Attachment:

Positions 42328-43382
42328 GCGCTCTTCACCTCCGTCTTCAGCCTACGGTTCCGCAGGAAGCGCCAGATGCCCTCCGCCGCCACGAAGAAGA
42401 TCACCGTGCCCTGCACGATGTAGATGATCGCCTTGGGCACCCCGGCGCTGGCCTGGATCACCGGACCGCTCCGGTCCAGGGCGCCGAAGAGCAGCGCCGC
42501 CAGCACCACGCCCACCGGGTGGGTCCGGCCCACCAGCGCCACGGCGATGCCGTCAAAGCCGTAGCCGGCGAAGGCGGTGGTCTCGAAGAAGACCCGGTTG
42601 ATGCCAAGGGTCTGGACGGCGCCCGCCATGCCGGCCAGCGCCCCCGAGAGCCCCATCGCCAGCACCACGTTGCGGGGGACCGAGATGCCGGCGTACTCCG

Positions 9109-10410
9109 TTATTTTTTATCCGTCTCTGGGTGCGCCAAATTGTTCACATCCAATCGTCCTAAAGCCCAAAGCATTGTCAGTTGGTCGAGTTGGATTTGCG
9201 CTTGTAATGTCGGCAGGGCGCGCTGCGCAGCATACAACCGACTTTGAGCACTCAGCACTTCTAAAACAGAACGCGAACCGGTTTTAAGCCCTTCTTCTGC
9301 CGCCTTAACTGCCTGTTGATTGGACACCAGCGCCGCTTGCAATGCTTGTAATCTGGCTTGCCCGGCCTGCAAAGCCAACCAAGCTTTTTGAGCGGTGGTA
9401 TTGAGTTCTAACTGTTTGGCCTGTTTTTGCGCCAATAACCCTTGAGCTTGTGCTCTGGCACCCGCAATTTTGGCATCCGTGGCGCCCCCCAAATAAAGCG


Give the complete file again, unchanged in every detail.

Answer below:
Positions 42328-43382
42328 GCGCTCTTCACCTCCGTCTTCAGCCTACGGTTCCGCAGGAAGCGCCAGATGCCCTCCGCCGCCACGAAGAAGA
42401 TCACCGTGCCCTGCACGATGTAGATGATCGCCTTGGGCACCCCGGCGCTGGCCTGGATCACCGGACCGCTCCGGTCCAGGGCGCCGAAGAGCAGCGCCGC
42501 CAGCACCACGCCCACCGGGTGGGTCCGGCCCACCAGCGCCACGGCGATGCCGTCAAAGCCGTAGCCGGCGAAGGCGGTGGTCTCGAAGAAGACCCGGTTG
42601 ATGCCAAGGGTCTGGACGGCGCCCGCCATGCCGGCCAGCGCCCCCGAGAGCCCCATCGCCAGCACCACGTTGCGGGGGACCGAGATGCCGGCGTACTCCG

Positions 9109-10410
9109 TTATTTTTTATCCGTCTCTGGGTGCGCCAAATTGTTCACATCCAATCGTCCTAAAGCCCAAAGCATTGTCAGTTGGTCGAGTTGGATTTGCG
9201 CTTGTAATGTCGGCAGGGCGCGCTGCGCAGCATACAACCGACTTTGAGCACTCAGCACTTCTAAAACAGAACGCGAACCGGTTTTAAGCCCTTCTTCTGC
9301 CGCCTTAACTGCCTGTTGATTGGACACCAGCGCCGCTTGCAATGCTTGTAATCTGGCTTGCCCGGCCTGCAAAGCCAACCAAGCTTTTTGAGCGGTGGTA
9401 TTGAGTTCTAACTGTTTGGCCTGTTTTTGCGCCAATAACCCTTGAGCTTGTGCTCTGGCACCCGCAATTTTGGCATCCGTGGCGCCCCCCAAATAAAGCG